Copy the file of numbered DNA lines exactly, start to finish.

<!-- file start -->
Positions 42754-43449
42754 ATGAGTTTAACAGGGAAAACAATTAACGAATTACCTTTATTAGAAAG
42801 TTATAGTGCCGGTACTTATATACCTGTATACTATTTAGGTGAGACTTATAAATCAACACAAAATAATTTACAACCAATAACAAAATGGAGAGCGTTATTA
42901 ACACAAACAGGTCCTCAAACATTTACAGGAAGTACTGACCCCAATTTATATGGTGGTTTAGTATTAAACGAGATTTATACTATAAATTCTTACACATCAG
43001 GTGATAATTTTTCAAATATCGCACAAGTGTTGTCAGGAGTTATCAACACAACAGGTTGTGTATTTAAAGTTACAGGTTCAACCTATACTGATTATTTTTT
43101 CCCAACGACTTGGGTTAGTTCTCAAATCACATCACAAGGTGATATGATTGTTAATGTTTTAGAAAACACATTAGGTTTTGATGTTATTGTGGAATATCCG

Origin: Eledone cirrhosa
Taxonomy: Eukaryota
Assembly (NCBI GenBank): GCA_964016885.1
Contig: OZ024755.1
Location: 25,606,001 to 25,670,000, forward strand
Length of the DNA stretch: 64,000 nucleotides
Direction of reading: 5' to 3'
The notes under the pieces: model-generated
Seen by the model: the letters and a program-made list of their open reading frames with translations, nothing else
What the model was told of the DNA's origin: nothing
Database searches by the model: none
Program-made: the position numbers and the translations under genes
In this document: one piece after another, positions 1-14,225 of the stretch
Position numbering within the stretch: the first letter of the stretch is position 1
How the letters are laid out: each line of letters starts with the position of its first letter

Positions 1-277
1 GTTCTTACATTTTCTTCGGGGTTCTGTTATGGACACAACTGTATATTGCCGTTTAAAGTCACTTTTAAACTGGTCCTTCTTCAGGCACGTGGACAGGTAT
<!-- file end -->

Positions 42754-43449
42754 ATGAGTTTAACAGGGAAAACAATTAACGAATTACCTTTATTAGAAAG
42801 TTATAGTGCCGGTACTTATATACCTGTATACTATTTAGGTGAGACTTATAAATCAACACAAAATAATTTACAACCAATAACAAAATGGAGAGCGTTATTA
42901 ACACAAACAGGTCCTCAAACATTTACAGGAAGTACTGACCCCAATTTATATGGTGGTTTAGTATTAAACGAGATTTATACTATAAATTCTTACACATCAG
43001 GTGATAATTTTTCAAATATCGCACAAGTGTTGTCAGGAGTTATCAACACAACAGGTTGTGTATTTAAAGTTACAGGTTCAACCTATACTGATTATTTTTT
43101 CCCAACGACTTGGGTTAGTTCTCAAATCACATCACAAGGTGATATGATTGTTAATGTTTTAGAAAACACATTAGGTTTTGATGTTATTGTGGAATATCCG

Origin: Eledone cirrhosa
Taxonomy: Eukaryota
Assembly (NCBI GenBank): GCA_964016885.1
Contig: OZ024755.1
Location: 25,606,001 to 25,670,000, forward strand
Length of the DNA stretch: 64,000 nucleotides
Direction of reading: 5' to 3'
The notes under the pieces: model-generated
Seen by the model: the letters and a program-made list of their open reading frames with translations, nothing else
What the model was told of the DNA's origin: nothing
Database searches by the model: none
Program-made: the position numbers and the translations under genes
In this document: one piece after another, positions 1-14,225 of the stretch
Position numbering within the stretch: the first letter of the stretch is position 1
How the letters are laid out: each line of letters starts with the position of its first letter

Positions 1-277
1 GTTCTTACATTTTCTTCGGGGTTCTGTTATGGACACAACTGTATATTGCCGTTTAAAGTCACTTTTAAACTGGTCCTTCTTCAGGCACGTGGACAGGTAT